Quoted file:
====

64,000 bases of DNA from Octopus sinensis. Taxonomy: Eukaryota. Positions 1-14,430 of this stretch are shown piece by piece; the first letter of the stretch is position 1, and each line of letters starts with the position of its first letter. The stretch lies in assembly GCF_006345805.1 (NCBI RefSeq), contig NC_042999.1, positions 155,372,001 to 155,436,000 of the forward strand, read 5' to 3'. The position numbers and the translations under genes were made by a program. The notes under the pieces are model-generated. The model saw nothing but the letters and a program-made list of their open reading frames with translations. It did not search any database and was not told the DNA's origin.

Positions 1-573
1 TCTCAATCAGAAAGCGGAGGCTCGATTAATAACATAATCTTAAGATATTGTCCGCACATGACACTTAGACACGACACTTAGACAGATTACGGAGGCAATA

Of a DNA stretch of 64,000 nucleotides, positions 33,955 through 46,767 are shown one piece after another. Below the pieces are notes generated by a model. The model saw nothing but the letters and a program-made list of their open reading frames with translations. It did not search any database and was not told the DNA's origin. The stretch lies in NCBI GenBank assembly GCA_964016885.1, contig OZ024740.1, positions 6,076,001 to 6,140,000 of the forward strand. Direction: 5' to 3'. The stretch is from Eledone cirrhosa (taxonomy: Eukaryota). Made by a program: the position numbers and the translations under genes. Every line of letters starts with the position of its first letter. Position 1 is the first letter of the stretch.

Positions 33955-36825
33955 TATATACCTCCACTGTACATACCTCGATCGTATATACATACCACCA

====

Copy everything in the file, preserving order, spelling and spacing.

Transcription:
64,000 bases of DNA from Octopus sinensis. Taxonomy: Eukaryota. Positions 1-14,430 of this stretch are shown piece by piece; the first letter of the stretch is position 1, and each line of letters starts with the position of its first letter. The stretch lies in assembly GCF_006345805.1 (NCBI RefSeq), contig NC_042999.1, positions 155,372,001 to 155,436,000 of the forward strand, read 5' to 3'. The position numbers and the translations under genes were made by a program. The notes under the pieces are model-generated. The model saw nothing but the letters and a program-made list of their open reading frames with translations. It did not search any database and was not told the DNA's origin.

Positions 1-573
1 TCTCAATCAGAAAGCGGAGGCTCGATTAATAACATAATCTTAAGATATTGTCCGCACATGACACTTAGACACGACACTTAGACAGATTACGGAGGCAATA

Of a DNA stretch of 64,000 nucleotides, positions 33,955 through 46,767 are shown one piece after another. Below the pieces are notes generated by a model. The model saw nothing but the letters and a program-made list of their open reading frames with translations. It did not search any database and was not told the DNA's origin. The stretch lies in NCBI GenBank assembly GCA_964016885.1, contig OZ024740.1, positions 6,076,001 to 6,140,000 of the forward strand. Direction: 5' to 3'. The stretch is from Eledone cirrhosa (taxonomy: Eukaryota). Made by a program: the position numbers and the translations under genes. Every line of letters starts with the position of its first letter. Position 1 is the first letter of the stretch.

Positions 33955-36825
33955 TATATACCTCCACTGTACATACCTCGATCGTATATACATACCACCA